Origins are fascinating for the very mystery of it. There is difficulty in uncovering when it all began and even more difficult to be certain that it would be the truth. I can never truly tell you when it was that I knew for sure that there was nothing in the world that I desired more than to see as much of it as I could.
I can tell you that after the excitement of finding the first arrow had died down and that there was no longer any doubt that my friend and I were finally on the path of El Camino de Santiago I realized that there was no greater happiness than marching to your own beat towards absolute certainty that you have no idea what lies ahead.
We arrived by bus in Pamplona hours before dawn. The streets were quiet, the lights dim, the city still in slumber. We had no map and had no clue, but as it was said before that when you want something, the universe conspires in your favor. I can still remember clearly the moment we saw the first scallop, the symbol and guide of this ancient tradition. It was simple and subtle, no different than an average traffic sign in a modern city. That moment was when it all came together. We saw more signs, we followed the pilgrims, and we found the road.
El Camino de Santiago, a pilgrimage that can begin from anywhere in Europe and ends in the city of Santiago de Compostela. Some even go farther to Finisterre, or the end of the world, as what was believed by the pilgrims a millennium or two ago.
Day after day we walked and did nothing else. We ate when we were hungry, we rested when we were tired, we sought shelter when the night came. It was a liberating experience and unlike anything I had ever done up to that point and even until now. We walked up hills, through fields, and towards cities. The beauty of the world around us was clear.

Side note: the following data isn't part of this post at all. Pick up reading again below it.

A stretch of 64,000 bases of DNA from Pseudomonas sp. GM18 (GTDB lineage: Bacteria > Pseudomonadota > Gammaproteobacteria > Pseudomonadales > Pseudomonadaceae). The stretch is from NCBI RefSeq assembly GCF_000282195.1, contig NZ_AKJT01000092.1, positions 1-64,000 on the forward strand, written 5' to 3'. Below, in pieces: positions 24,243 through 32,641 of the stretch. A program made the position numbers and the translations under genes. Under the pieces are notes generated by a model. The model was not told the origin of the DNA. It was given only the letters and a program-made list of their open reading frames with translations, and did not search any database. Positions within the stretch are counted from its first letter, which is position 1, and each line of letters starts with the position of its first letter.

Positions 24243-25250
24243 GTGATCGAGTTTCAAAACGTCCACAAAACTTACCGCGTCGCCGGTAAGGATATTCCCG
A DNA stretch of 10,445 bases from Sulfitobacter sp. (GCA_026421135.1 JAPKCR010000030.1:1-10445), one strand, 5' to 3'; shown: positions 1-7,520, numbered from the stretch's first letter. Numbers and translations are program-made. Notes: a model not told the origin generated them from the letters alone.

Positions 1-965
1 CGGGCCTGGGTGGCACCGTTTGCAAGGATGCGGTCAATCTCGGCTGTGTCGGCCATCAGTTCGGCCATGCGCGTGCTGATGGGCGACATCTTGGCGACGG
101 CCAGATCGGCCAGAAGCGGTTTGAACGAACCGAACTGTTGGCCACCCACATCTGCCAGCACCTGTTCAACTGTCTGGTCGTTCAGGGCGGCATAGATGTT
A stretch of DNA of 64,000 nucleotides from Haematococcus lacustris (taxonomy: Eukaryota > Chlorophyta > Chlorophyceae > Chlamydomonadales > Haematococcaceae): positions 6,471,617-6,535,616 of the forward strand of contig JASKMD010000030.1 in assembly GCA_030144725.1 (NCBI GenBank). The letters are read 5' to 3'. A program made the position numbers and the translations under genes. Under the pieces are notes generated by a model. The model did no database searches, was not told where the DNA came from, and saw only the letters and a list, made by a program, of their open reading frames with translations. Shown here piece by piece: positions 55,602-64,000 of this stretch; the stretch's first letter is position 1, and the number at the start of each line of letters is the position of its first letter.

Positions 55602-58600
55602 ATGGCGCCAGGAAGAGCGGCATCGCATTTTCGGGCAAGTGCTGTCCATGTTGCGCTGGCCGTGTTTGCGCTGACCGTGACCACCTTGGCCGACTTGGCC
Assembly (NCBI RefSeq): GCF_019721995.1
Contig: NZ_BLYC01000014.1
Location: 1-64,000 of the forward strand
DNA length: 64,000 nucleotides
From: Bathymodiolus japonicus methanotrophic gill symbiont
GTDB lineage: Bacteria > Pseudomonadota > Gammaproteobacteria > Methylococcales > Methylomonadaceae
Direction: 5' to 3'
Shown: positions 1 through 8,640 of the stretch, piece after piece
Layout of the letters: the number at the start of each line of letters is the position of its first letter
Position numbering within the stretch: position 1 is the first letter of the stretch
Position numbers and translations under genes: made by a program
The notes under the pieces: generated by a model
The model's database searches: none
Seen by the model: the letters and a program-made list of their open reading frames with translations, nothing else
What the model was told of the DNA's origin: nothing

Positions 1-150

Life was down to its simplest form. There was no time for excess, no space for the unimportant. The heavy backpack got lighter as I threw away things I thought I needed but never did. Each night we were somewhere new, we found ourselves in the company of new friends. Life was at its fullest.
It is painful for me every time I recount this story because at the end of it all, I never finished the El Camino. There were reasons, real ones, that prevented me from going on. Although now, they all seem to be feeble excuses that could never justify the fact that I abandoned a dream I was already living.
As I rode the bus to Madrid where my flight back was waiting for me, I was consumed by regret. Every moment that the bus slowed down or stopped, I fought the urge to jump out and make my way back to El Camino. Four hours of solitude on a bus with nothing but thoughts of regret and I was surprised I survived in the end. I returned to life as usual, but I had changed. The road has never stopped calling me since. Each time it did, I answered.